Novel application of hot-melt extrusion for the preparation of monolithic matrices containing enteric-coated particles


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Abstract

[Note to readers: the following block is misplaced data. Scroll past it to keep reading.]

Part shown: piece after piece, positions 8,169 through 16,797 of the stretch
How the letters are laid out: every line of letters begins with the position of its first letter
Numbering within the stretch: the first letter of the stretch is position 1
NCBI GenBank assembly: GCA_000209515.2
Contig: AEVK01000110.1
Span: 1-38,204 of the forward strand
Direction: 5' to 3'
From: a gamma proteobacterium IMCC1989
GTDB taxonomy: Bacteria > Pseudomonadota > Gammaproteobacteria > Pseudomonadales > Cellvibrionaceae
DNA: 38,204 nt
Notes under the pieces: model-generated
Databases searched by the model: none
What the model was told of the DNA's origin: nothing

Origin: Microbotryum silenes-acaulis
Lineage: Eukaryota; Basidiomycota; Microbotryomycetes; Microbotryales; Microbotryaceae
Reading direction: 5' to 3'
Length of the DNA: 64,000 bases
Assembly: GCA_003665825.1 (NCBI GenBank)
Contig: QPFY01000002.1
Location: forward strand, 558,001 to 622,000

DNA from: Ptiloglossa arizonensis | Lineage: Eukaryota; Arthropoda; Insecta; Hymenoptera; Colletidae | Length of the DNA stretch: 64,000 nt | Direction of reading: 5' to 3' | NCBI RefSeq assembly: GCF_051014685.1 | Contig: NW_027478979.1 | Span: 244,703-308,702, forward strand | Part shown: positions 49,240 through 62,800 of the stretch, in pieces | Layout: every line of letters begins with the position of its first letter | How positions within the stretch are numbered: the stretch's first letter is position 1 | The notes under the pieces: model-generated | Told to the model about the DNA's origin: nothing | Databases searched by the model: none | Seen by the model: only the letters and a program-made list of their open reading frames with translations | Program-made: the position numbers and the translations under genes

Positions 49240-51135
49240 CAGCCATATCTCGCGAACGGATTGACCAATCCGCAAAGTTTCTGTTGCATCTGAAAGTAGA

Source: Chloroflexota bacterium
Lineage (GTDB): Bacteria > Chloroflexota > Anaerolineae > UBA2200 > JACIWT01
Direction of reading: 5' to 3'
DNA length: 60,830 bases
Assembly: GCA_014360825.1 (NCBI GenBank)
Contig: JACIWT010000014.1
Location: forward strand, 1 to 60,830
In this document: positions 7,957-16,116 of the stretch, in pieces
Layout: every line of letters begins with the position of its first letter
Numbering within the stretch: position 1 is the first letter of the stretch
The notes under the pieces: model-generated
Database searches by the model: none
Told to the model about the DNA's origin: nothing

The objective was to investigate a novel application of hot-melt extrusion for the preparation of multiparticulate matrices comprising delayed-release particles. Multiparticulates of different mechanical strengths (theophylline granules, wet-mass extruded/spheronized pellets and drug-layered microcrystalline cellulose spheres) were coated with Eudragit® L30D-55 and characterized regarding potency, moisture content, dissolution properties and tensile strength. The coated particles were incorporated into a water-soluble matrix using hot-melt extrusion. Six hydrophilic polymers including polyethylene glycols, poloxamers and polyethylene oxides were studied as the carrier material for the extrusion. Dissolution testing showed that the maintenance of the delayed-release properties of the incorporated particles was independent of the particle tensile strength, but influenced by the nature of the carrier polymer. High miscibility between the carrier and the coating polymer correlated with increased film permeability and higher drug release in acidic media. Of the materials tested, poloxamer 407 exhibited lower miscibility with the Eudragit® L polymer and matrices containing up to 40% enteric pellets were compliant with the USP dissolution requirements for delayed-release dosage forms. The potential advantages of hot-melt extrusion over direct compression for the processing of soft drug granules coated with Eudragit® L polymer were demonstrated.

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